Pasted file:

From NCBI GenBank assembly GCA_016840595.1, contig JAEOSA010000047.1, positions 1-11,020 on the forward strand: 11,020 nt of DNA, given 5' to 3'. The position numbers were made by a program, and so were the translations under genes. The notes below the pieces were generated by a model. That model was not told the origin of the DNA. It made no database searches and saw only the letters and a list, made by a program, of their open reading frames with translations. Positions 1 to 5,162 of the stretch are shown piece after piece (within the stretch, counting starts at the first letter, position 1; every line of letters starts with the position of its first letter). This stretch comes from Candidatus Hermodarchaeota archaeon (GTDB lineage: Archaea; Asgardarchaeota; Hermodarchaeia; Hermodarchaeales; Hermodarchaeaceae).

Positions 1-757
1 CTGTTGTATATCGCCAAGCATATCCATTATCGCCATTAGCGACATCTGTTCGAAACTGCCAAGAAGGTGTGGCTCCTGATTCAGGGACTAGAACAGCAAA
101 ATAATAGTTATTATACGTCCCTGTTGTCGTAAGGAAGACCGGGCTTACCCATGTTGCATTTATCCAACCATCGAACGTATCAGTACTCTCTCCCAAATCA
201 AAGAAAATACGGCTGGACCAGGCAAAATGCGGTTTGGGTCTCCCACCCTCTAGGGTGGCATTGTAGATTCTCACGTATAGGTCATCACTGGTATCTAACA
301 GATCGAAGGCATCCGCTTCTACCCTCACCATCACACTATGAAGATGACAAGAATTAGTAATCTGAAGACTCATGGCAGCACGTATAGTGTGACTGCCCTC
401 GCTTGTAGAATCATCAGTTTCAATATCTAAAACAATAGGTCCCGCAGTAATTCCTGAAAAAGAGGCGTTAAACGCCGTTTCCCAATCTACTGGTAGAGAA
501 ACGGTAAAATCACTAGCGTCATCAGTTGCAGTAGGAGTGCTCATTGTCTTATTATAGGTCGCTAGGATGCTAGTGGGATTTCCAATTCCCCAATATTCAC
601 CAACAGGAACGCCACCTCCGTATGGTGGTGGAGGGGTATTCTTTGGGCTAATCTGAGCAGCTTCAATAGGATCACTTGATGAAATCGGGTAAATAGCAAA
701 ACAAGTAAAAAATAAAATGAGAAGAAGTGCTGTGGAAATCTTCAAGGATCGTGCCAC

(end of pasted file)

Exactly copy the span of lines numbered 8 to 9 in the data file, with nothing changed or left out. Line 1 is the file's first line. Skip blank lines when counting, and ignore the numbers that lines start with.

501 ACGGTAAAATCACTAGCGTCATCAGTTGCAGTAGGAGTGCTCATTGTCTTATTATAGGTCGCTAGGATGCTAGTGGGATTTCCAATTCCCCAATATTCAC
601 CAACAGGAACGCCACCTCCGTATGGTGGTGGAGGGGTATTCTTTGGGCTAATCTGAGCAGCTTCAATAGGATCACTTGATGAAATCGGGTAAATAGCAAA